Post # 17
To some extent, you can have a separate reception be “just like a regular wedding”–you can do dinner and dancing, do the cake, wear the dress again, have a first dance, and all those little trimmings that people associate with a wedding (place cards, favors, photobooth, etc.) There are a few things that might be a little odd (tossing a bouquet might be a little out of place because you’d be buying a bouquet strictly for the purpose of tossing, unless you plan on drying the one you’d used in the ceremony). Some couples also do things like restage their vows, putting up photographs of the ceremony or playing a video, and other things to cement the occasion.
Also, just because you don’t have a big reception immediately after the ceremony, you CAN still do something special with your small ceremony guests–like go out to a special dinner or hire a private chef at home. Postponing the reception doesn’t mean that you have to get married and then just pack up and go home.
Just pointing this out so you don’t feel like you have to sacrifice the “wedding dream” by separating the events.
Post # 18
Honestly, I don’t ever want to go to the ceremony. I just don’t care for them. But really, we are planning on either doing it in such a remote place that no one could come or eloping and having a reception when we get home because we just don’t want everyone there gawking at our very private moment. If someone doesnt’ understand that then they dont’ deserve to come to the reception anyway, in my opinion. Or if they feel that the ceremony is the only point to the whole wedding then they should decline the reception so you can invite someone that actually wants to celebrate your wedding.
Also, I think it’s really rude for people to think that they deserve to witness every little thing and use their own insecurity to make you feel bad about it. If where you want to say your vows only holds 20 people then it only holds 20 people. I would not change your dream venue because someone wants to stick their face up to yours and listen to you say I do. It’s more important that you are happy.
Post # 19
We’re having a teeny-tiny-over-in-ten-minute-ceremony in the garden of the place where we are having our reception 2 hours before the reception starts. We are only having my parents and my sister and her husband, my two nephews, my FI’s best friend and his sister and brother in law and niece.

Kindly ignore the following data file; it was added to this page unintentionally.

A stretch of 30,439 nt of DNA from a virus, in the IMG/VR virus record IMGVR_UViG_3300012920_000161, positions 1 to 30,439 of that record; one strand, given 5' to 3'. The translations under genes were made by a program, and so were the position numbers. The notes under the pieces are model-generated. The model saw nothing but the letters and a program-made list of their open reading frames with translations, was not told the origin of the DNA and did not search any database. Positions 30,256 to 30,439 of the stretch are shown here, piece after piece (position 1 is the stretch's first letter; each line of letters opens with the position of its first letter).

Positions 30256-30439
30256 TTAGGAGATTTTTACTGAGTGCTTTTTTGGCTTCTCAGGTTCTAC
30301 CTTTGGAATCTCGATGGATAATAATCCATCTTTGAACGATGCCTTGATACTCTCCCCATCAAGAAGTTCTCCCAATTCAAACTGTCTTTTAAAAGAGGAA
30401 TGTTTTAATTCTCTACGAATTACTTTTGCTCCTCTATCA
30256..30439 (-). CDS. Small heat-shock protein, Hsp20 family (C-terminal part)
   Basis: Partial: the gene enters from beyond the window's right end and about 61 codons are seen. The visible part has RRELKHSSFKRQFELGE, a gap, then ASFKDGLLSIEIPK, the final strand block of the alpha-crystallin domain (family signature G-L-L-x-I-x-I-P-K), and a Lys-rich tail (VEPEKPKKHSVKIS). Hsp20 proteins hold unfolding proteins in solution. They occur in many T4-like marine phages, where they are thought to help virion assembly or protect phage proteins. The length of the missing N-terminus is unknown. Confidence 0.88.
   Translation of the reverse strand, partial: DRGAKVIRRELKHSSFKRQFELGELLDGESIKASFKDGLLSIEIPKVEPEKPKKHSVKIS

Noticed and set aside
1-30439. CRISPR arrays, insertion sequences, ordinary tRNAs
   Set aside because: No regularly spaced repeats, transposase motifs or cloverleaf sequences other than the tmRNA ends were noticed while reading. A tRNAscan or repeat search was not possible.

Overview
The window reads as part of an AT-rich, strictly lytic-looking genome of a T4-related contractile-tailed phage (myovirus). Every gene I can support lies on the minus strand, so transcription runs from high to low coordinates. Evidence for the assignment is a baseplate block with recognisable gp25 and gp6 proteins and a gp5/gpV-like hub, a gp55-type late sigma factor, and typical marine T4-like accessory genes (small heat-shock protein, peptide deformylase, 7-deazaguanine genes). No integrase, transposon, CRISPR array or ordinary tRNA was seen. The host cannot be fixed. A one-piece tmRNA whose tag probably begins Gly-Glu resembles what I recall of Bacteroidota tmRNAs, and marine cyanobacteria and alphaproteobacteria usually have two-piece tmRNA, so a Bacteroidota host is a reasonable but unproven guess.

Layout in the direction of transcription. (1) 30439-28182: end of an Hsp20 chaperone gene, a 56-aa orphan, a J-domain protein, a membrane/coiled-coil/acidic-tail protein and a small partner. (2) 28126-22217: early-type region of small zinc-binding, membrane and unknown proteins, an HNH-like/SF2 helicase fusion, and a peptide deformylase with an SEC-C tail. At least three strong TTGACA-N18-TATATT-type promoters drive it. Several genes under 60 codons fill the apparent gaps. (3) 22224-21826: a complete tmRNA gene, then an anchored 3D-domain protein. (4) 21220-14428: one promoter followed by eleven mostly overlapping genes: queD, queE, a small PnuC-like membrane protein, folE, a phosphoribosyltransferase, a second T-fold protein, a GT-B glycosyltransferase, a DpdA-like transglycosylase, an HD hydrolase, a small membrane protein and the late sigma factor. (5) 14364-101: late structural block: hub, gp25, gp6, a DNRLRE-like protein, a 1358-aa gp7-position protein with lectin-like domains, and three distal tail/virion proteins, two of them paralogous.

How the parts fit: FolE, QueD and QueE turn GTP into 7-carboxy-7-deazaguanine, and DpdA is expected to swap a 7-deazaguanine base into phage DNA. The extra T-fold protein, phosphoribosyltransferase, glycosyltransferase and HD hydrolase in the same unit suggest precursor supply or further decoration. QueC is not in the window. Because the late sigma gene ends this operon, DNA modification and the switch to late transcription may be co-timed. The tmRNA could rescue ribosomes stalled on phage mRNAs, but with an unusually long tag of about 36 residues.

Not one person has said anything negative about it to us at all!
Post # 20
@Sesame Snap: really? how did you word your invites?
Post # 21
That is definetly not a big deal where I come from. For lots of people, they would rather only go to the reception. That’s in my family anyways. Your the one who is paying for their evening so really, they shouldn’t complain! IMO!
Post # 22
I agree with PP’s that if you have the reception a few weeks later it would be fine….but immediately after could lead to some hurt feelings.
Post # 23
I don’t know that I’d be offended if I wasn’t invited to a ceremony, but I would absolutely be sad and disappointed. I feel that the ceremony is the most important (meaningful) part of the wedding and if I care about these people, I want to be there to witness the moment at which they become a married couple! I know for us, having all our loved ones around us as we got married made it even more wonderful, so I suppose I am projecting that feeling on others, but that is the way I feel.
Post # 24
@Miss Sardine: We will put:
Sesame and Sesame Snap invite you to join them in celebration of their marriage
on 17 September 2011
The Hotel (and address etc)
Pre-dinner drinks served at 6:00
We have done our groundwork with word of mouth and we aren’t mentioning anything at all about the ceremony in the invitation. Our save the dates ask people to reserve the evening to help us celebrate.
It may be a purely cultural thing here in Australia, but we don’t seem to be so formal about weddings here.
Post # 25
We did our ceremony the day before our reception. Our ceremony had only family and just those close friends that were in the wedding party and was about 30 people. Our reception was 76 people. A few people mentioned that they would have liked to see the ceremony, but all in all, everyone was just happy to celebrate with us. We did include several photos from our ceremony the day before (and because we were legally wed in April, we also had a bunch of photos and video from that day in our slideshow), and everyone enjoyed seeing those. 🙂
This is how we did our reception only invites:
Dad and Mom Dodgercpkl
request the pleasure of your company
at the reception to celebrate the marriage of their daughter
Son of Dad and Mom Mr. dodgercpkl
Saturday, the Sixteenth of October, Two Thousand and Ten
From five o’clock to nine o’clock in the evening
Post # 26
I think it’s better inviting them to the reception only rather than the ceremony only. When people only invite others to the ceremony I think it’s kind of mean. But that’s just me 🙂
Post # 27
@luckyprincess: I’m glad you said it first, but I totally agree with you about the ceremony. 🙂
My SO and I were invited only to a reception last year and we were okay with it. I assumed they wanted to keep it intimate/family only. We were still able to celebrate their marriage at the reception.
Post # 28
@dodgercpkl: Ooh I like that thanks!
Post # 29
I dont know where thats coming from, im definitly not having people at the ceremony ONLY they would go to both!! 🙂 Haha
Post # 30
I went to a reception-only wedding recently for my cousin. She just had a very small, private ceremony, and I don’t think anyone was offended. Bottom line — this is your day, and if people are offended by it, they will surely get over it. <3
Post # 31
I think it’s pefectly fine. However, I was a guest at a wedding where I was only invited to the reception and while it was still fun, I kinda felt like something was missing.